The freeze is on: from an annual low of ~5.1 m sq km at 15 September 2014, the sea ice that provides a hunting platform for polar bears is rapidly reforming.
Note that polar bear habitat world-wide is pretty well defined by the extent of sea ice in spring, with three notable exceptions. There are no polar bears (or fossil evidence of polar bears), in the Sea of Okhotsk, the Gulf of St. Lawrence, or the Baltic Sea.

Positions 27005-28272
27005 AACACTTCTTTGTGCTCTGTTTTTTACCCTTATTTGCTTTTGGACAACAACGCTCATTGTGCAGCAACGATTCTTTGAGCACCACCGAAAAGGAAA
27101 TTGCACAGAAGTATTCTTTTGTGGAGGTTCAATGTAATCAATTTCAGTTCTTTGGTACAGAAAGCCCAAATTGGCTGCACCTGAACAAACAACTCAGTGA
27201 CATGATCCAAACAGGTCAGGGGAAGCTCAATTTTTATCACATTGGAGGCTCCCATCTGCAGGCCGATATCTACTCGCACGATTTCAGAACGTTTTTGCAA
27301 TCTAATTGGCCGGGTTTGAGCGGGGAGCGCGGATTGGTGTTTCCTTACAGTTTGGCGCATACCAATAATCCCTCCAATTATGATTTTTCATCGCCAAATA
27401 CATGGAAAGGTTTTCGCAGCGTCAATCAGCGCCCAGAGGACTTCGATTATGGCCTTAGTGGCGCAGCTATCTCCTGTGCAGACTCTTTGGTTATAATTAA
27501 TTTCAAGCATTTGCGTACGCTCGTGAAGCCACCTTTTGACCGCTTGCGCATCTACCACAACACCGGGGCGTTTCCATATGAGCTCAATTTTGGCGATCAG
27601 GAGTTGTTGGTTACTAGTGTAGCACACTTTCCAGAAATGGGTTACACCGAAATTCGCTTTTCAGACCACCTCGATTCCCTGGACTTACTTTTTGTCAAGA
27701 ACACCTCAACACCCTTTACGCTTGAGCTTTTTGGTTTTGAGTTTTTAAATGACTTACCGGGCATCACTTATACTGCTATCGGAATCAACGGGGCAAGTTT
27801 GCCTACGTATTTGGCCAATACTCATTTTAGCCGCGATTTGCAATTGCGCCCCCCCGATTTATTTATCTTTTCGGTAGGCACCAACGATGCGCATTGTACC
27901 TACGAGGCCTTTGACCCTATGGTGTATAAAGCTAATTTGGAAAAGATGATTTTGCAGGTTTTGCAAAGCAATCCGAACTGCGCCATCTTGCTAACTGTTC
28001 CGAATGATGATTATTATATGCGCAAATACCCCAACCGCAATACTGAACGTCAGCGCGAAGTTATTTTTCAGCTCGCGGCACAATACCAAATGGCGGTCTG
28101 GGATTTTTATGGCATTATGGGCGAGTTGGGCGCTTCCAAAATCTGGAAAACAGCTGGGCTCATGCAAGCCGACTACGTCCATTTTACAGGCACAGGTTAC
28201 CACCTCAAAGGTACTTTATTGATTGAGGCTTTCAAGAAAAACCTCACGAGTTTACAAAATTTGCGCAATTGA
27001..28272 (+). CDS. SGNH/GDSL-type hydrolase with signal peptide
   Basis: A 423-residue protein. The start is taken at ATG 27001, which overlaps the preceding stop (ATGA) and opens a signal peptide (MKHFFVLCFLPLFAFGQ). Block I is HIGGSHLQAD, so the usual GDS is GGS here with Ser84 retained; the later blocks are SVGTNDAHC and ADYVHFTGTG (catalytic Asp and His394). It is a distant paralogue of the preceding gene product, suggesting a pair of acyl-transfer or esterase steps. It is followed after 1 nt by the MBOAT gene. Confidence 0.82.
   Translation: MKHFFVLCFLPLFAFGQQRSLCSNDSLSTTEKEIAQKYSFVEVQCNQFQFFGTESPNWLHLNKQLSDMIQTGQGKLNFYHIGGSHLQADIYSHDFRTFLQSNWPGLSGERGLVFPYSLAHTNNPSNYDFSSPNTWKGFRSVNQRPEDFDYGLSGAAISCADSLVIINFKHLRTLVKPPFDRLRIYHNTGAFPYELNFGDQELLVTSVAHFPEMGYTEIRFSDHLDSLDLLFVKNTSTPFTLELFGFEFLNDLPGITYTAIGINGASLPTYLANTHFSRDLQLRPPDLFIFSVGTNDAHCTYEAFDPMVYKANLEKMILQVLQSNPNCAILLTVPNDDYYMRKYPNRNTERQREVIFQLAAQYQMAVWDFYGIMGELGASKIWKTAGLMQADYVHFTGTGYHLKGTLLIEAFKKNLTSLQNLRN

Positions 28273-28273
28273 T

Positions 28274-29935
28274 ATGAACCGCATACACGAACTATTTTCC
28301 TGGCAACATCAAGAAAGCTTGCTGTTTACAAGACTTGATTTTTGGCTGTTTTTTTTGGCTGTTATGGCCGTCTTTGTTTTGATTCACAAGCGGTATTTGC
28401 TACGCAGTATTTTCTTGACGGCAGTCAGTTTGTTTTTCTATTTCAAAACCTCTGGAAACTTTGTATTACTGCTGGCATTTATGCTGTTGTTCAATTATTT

Bears in some areas spend time on land in late summer/early fall but the amount of time varies widely.
Have a look at the maps below: the difference in regional coverage between the sea ice at 4 August and 16 October (73 days apart, both covering 7.3 mkm2) might surprise you.